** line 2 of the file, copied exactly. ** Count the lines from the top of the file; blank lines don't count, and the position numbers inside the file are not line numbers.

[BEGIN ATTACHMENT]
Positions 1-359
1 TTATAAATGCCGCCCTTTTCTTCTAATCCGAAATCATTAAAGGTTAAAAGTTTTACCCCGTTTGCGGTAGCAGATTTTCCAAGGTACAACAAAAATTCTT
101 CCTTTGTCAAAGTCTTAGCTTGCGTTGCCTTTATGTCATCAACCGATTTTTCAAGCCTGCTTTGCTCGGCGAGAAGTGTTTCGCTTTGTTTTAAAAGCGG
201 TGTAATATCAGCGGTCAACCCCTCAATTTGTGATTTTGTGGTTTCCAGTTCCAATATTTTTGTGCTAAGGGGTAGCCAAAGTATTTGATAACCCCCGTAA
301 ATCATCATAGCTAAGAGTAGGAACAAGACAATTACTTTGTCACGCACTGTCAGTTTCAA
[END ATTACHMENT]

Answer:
1 TTATAAATGCCGCCCTTTTCTTCTAATCCGAAATCATTAAAGGTTAAAAGTTTTACCCCGTTTGCGGTAGCAGATTTTCCAAGGTACAACAAAAATTCTT